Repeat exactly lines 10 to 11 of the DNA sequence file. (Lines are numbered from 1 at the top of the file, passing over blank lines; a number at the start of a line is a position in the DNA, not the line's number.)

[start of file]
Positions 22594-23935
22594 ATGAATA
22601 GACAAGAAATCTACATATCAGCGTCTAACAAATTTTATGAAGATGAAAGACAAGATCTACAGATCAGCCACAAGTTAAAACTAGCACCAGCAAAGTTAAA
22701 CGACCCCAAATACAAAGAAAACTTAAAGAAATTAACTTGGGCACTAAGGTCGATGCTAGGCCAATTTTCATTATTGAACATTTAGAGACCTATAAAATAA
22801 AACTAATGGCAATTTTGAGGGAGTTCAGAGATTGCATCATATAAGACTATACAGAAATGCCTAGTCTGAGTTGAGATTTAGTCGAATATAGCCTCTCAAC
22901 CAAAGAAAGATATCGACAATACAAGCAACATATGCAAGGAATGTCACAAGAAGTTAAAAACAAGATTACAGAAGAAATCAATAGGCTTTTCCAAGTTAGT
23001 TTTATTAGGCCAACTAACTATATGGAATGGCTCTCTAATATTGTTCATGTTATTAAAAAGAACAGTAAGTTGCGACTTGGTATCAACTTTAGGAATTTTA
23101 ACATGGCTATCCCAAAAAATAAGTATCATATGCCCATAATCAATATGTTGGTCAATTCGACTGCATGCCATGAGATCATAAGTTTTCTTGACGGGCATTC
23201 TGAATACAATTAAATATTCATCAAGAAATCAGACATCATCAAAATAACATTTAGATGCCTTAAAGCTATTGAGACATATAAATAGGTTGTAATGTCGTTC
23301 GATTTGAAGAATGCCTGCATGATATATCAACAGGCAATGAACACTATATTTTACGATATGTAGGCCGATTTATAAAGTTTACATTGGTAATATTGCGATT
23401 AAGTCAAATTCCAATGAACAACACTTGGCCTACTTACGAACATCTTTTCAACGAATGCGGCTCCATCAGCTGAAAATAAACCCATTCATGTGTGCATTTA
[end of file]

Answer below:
23301 GATTTGAAGAATGCCTGCATGATATATCAACAGGCAATGAACACTATATTTTACGATATGTAGGCCGATTTATAAAGTTTACATTGGTAATATTGCGATT
23401 AAGTCAAATTCCAATGAACAACACTTGGCCTACTTACGAACATCTTTTCAACGAATGCGGCTCCATCAGCTGAAAATAAACCCATTCATGTGTGCATTTA